How do fibers — steel and macrosynthetic — affect the performance of ground-supported concrete floor slabs? Everybody has an opinion, but facts are few.
Some designers base their decisions on laboratory tests that were performed on small specimens. While lab results are better than nothing, the behavior of a few cylinders or beams can only go so far in predicting the behavior of a full-sized concrete slab.
Other designers base their decisions on experience, but that approach also has its limitations. We all can tell when a slab works, but can we tell why? Was it the mix design, the reinforcement, the joint spacing, or something else? What we need are full-scale, controlled experiments, but these cost money, so there have never been many of them.
This year a rare opportunity has arisen, and a concrete contractor in North Carolina (Ace/Avant Concrete) is taking advantage of it. The contractor bought some land with five identical sheds on it. Each shed was 30 feet wide and 102 feet long (inside dimensions) with a dirt floor. The sheds will be used to store tools and materials, so the contractor decided to place a concrete slab in each. Wanting to learn more about how to control cracks and curling, the contractor decided to try something different in each shed.
Three of the slabs were cast on Oct.1, 2015, and the remaining two were cast on Oct. 30. Weather conditions were similar on both days. The concrete mix included, per cubic yard:
- 1485 pounds #467 stone
- 550 pounds #78 stone
- 1279 pounds natural sand
- 32 gallons water (somewhat more for slab 3)
- 9 ounces Type F superplasticizer (14 ounces on slab 3)
The plan is to monitor each slab for drying shrinkage, curling, and cracking. To check for drying shrinkage, five brass surveying monuments were embedded in each slab, with lines scribed on them for length measurements. To check for curling, floor profiles were measured with a 12-inch electronic level. To check for cracking, a site-based employee inspected each slab daily for the first week, and will do so weekly after that.
A separate experiment not related to fibers is taking place on slab 4. Half this slab was finished normally and was cured with a dissipating-resin compound. The other half was treated with colloidal silica, both as a finishing aid before power floating and as a final cure. The plan is to monitor curling in both areas and to measure wear resistance after 28 days.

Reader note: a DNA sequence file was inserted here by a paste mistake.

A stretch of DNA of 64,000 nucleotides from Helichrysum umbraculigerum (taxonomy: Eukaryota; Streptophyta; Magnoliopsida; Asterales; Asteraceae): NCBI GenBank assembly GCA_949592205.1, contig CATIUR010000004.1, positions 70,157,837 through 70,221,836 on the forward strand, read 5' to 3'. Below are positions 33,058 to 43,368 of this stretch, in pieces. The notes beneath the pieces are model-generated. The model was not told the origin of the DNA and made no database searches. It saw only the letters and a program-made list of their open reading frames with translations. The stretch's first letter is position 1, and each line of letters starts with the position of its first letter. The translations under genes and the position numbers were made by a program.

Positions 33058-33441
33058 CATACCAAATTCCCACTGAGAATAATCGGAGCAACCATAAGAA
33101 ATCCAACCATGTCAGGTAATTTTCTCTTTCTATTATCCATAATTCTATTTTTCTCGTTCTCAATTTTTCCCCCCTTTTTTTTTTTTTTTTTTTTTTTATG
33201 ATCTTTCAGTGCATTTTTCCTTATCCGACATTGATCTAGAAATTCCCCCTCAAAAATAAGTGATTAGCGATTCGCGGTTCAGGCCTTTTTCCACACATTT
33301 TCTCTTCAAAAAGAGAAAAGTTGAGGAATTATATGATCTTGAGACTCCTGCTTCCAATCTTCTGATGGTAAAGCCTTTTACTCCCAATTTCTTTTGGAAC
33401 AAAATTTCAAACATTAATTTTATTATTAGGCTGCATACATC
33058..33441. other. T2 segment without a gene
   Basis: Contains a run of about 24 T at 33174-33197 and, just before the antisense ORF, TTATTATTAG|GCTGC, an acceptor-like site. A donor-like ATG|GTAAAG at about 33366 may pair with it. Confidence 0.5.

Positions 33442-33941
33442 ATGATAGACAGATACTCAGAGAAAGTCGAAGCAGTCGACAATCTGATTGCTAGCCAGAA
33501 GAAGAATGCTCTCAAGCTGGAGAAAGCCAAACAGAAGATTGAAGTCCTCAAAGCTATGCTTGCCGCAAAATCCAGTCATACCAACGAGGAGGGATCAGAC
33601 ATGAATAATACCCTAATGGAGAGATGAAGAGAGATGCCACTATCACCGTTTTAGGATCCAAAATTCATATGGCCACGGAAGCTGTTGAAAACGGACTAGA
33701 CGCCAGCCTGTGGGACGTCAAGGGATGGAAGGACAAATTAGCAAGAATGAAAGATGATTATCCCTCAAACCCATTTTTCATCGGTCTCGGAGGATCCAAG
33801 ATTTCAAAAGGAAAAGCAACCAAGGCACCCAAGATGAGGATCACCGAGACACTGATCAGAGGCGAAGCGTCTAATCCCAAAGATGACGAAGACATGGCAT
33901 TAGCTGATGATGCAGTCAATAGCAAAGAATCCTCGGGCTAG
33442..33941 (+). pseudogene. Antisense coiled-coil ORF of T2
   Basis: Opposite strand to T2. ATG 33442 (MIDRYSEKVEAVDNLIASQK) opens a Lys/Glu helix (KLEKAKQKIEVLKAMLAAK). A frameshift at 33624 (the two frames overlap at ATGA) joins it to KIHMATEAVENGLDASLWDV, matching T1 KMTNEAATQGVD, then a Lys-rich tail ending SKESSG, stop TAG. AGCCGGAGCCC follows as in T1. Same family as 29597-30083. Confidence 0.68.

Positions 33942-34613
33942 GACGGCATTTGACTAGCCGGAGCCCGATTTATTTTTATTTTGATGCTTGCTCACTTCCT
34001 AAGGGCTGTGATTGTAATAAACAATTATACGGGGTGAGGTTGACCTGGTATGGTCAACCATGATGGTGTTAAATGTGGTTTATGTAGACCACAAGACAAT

Early results are surprising, but interesting. As of the end of January, no cracks whatever have appeared in the four slabs that were left joint-free, including the slab without fibers. The slab with joints has cracked under three of the sawcuts. Concrete Construction will publish updates and more details as this experiment continues.
George Garber is a concrete flooring consultant with Face Consultants, Lexington, Ky.
Each of the five slabs in this experiment has these characteristics:
Dimensions: 30 feet x 102 feet x 6 inches thick
- Vapor barrier/slipsheet: 10-mil polyethylene
- Finish: burnished with ride-on power trowels
- Cure: dissipating-resin compound (except for half of slab 4)
- The differences among the slabs are:
Slab 1 included Type II steel fibers, 1-inch long, straight, at a dosage of 44.4 pcy. There were no joints.
- Slab 2 included Type I steel fibers, 1-3/8 inches long, with hooked ends, at a dosage of 44.0 pcy. There were no joints.
- Slab 3 included macrosynthetic fibers made of copolymer and polypropylene, up to 2-1/4 inches long, at a dosage of 7.5 pcy. There were no joints. Because the fibers used on slab 3 made the concrete stiffer, the water and superplasticizer dosage was increased.
- Slab 4 contained no fibers, nor any other reinforcement. Crack-control joints were cut with an early-entry saw, 1-1/2 inches deep, on a grid of 15 by 17 feet. The east half of this slab was treated with colloidal silica and did not get the dissipating-resin curing compound used on the other four slabs.
- Slab 5 contained no fibers, nor any other reinforcement. There were no joints.